GAVIN HARRISON RE-IMAGINES PORCUPINE TREE TRACKS ON UPCOMING SOLO ALBUM “CHEATING THE POLYGRAPH”
“Cheating the Polygraph” out April 14 on Kscope; teaser video posted online
ENGLAND – Gavin Harrison, drummer for British prog innovator, Porcupine Tree, has announced a brand new solo album of re-imagined songs from the acclaimed Porcupine Tree repertoire, Cheating the Polygraph, due out in North America on April 14 via Kscope (April 13 in the UK, April 17 in Germany, April 22 in Japan).
Cheating the Polygraph can be pre-ordered now through the Kscope web-store at: www.kscopemusic.com/store.
1. What Happens Now?
2. Sound of Muzak (So Called Friend)
3. Start of Something Beautiful
4. Heart Attack in a Lay-By (Creator had a Mastertape / Surfer)
5. Anaesthetize (The Pills I’m Taking)
7. Cheating the Polygraph (Mother & Child Divided)
Gavin Harrison currently finds himself working with British progressive rock group, King Crimson. His playing and performing résumé includes stints with artists as varied as Iggy Pop, Lewis Taylor, Manfred Mann and Kevin Ayers.
Cheating the Polygraph is an ambitious project which sees the restlessly creative Harrison re-imagine eight Porcupine Tree songs in a set of vivid and vibrant new arrangements that give full, free rein to his inquiring musical mind.
The tracks which comprise the album were recorded over a five-year period, with Harrison working in conjunction with a crew of some of the finest contemporary musicians, including the gifted saxophonist Nigel Hitchcock and bass player Laurence Cottle. It’s a set that will no doubt excite much controversy; Harrison’s use of the ‘Big Band’ musical sound stage isn’t some ersatz attempt to make a ‘Swing’ album; it’s closer in execution and arrangement to the innovative works of Frank Zappa and The Mothers of Invention – a layered, richly-textured selection that is both beautifully-recorded and incisively delivered.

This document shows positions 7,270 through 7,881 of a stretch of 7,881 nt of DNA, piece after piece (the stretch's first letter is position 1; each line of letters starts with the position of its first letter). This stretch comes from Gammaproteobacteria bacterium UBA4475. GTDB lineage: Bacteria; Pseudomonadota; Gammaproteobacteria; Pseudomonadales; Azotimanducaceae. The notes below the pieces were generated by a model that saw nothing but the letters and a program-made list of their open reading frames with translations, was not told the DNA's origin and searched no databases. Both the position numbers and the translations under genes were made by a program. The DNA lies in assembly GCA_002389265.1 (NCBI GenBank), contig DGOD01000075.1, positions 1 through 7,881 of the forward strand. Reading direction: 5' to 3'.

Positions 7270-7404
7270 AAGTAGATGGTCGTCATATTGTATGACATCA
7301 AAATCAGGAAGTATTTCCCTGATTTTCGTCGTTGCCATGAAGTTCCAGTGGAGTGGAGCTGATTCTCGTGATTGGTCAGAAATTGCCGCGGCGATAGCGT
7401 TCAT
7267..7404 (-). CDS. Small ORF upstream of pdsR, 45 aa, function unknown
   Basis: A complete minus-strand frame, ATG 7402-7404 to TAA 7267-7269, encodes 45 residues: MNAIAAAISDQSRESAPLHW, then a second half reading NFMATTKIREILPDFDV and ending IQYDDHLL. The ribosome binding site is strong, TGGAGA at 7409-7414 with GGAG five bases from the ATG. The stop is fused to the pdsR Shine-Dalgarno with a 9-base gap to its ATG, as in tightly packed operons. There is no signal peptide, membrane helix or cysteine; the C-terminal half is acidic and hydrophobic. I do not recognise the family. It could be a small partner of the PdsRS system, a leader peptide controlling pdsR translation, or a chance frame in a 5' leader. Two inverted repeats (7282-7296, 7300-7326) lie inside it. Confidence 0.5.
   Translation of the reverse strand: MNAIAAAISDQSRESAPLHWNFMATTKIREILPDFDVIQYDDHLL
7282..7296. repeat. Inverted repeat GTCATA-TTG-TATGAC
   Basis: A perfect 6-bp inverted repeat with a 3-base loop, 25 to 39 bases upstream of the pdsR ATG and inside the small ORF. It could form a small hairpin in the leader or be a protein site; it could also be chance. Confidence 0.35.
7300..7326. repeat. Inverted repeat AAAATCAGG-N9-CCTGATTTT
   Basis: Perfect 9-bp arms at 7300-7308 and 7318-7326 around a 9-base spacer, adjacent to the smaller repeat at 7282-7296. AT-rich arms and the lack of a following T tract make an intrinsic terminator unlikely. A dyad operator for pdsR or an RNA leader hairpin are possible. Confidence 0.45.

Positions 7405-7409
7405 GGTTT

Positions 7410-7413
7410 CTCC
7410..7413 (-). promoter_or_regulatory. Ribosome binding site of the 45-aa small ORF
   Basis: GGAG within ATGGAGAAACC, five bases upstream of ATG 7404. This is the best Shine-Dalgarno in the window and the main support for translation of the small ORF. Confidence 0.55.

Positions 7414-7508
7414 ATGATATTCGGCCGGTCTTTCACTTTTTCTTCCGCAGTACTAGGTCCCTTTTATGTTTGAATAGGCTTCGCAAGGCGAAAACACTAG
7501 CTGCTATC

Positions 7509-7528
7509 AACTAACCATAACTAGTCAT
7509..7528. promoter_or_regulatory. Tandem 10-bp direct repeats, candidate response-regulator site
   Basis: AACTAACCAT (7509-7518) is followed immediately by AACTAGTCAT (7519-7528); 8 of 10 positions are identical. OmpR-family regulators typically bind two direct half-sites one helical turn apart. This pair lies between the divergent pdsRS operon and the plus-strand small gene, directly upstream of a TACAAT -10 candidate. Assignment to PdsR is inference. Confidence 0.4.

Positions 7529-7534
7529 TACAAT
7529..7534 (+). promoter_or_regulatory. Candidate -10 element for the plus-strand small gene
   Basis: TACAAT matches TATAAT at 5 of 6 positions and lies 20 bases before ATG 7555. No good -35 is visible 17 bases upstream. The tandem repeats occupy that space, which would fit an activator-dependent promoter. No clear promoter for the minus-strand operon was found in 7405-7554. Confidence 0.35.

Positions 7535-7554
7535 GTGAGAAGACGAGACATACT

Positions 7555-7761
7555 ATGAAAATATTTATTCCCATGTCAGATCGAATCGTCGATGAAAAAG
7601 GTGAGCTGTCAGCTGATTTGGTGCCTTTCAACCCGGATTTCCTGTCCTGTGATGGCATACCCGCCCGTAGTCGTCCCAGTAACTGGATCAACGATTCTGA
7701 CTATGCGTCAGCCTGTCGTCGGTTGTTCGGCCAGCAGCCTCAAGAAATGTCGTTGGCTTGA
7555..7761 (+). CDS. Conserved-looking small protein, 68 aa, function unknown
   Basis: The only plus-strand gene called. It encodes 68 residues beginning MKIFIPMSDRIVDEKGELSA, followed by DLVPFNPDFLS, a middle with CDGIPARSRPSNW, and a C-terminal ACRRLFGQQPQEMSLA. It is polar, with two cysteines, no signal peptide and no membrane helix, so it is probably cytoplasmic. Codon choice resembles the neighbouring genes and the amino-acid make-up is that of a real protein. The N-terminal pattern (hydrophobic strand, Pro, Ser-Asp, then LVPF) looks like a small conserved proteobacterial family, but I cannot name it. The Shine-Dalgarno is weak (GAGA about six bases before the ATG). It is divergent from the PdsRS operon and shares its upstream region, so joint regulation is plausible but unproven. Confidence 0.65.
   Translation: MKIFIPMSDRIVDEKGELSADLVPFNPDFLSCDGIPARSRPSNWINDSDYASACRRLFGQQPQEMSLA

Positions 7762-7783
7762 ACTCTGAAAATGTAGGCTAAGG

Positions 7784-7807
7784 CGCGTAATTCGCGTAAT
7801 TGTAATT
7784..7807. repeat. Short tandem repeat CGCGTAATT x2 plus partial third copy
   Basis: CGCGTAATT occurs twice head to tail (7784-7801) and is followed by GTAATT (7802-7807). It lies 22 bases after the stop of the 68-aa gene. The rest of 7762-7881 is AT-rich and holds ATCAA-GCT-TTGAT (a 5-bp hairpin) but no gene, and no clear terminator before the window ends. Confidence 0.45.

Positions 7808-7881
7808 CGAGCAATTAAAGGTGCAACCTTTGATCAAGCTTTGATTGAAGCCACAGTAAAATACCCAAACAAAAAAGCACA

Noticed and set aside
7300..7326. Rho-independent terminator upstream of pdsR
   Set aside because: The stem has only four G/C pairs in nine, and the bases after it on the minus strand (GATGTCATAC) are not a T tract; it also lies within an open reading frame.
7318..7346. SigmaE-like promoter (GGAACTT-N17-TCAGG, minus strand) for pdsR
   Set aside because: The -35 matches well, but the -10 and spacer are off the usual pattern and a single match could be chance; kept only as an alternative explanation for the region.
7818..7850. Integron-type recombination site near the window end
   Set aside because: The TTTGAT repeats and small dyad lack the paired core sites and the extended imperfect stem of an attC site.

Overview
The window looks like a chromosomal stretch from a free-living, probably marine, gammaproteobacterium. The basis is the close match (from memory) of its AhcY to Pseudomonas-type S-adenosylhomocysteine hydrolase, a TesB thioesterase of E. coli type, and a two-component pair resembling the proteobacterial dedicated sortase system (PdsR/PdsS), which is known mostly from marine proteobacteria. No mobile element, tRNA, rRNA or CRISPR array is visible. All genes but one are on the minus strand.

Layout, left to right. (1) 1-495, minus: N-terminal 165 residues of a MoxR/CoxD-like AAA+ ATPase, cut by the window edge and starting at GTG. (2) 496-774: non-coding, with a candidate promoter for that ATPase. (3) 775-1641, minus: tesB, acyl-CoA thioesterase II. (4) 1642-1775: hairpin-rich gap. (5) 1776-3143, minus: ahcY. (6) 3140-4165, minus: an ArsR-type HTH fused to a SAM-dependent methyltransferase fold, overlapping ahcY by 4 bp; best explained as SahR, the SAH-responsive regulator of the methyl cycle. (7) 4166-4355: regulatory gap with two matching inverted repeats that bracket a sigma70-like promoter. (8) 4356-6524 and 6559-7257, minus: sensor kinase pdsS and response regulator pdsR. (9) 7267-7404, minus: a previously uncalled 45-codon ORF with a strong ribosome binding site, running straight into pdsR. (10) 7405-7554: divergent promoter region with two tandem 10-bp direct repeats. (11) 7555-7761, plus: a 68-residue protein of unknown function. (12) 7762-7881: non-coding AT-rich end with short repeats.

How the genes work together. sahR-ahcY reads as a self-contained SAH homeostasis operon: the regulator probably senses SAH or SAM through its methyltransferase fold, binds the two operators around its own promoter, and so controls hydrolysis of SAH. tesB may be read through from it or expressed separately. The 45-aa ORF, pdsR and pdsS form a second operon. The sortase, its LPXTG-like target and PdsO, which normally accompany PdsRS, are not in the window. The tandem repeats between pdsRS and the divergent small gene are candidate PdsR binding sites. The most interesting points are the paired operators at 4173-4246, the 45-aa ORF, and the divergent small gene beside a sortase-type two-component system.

“I think every album needs a focus – a master plan – and whilst I thought about writing new tunes for a big band project, I made a version of Porcupine Tree’s ‘Futile’ (with Laurence Cottle) and it came out really well,” commented Harrison. “It felt like a good plan to follow on with some of my personal favorite PT songs and see if we could make them work. I had a vision that the arrangements would never lean towards a clichéd classic big band sound, but always follow a modern contemporary angle. So even if you didn’t know the original tune, you could still enjoy it as a modern composition that would work with this instrumentation. I couldn’t be happier with the results. Laurence Cottle’s immense talent as a musician and arranger was mind blowing.”
No respecter of arbitrary musical pigeonholing, Harrison doesn’t so much ignore genre confines as smash right through them – Harrison states in his thoughtful liner notes: “It’s very important to me to push the boundaries of music whilst respecting what came before. In the arrangements of these pieces we really get ‘out there’ with some of the harmonies and rhythms, and we vastly extended the edges of the original compositions.”
Harrison also drops little musical depth bombs throughout by interpolating shards of melody and musical themes from other Porcupine Tree songs seamlessly into the musical patina of Cheating the Polygraph, which serve to underscore his frontiersman spirit; this is some of the most enthralling, engaging and challenging music you’ll hear in 2015, but there is also wit and charm in abundance here, too.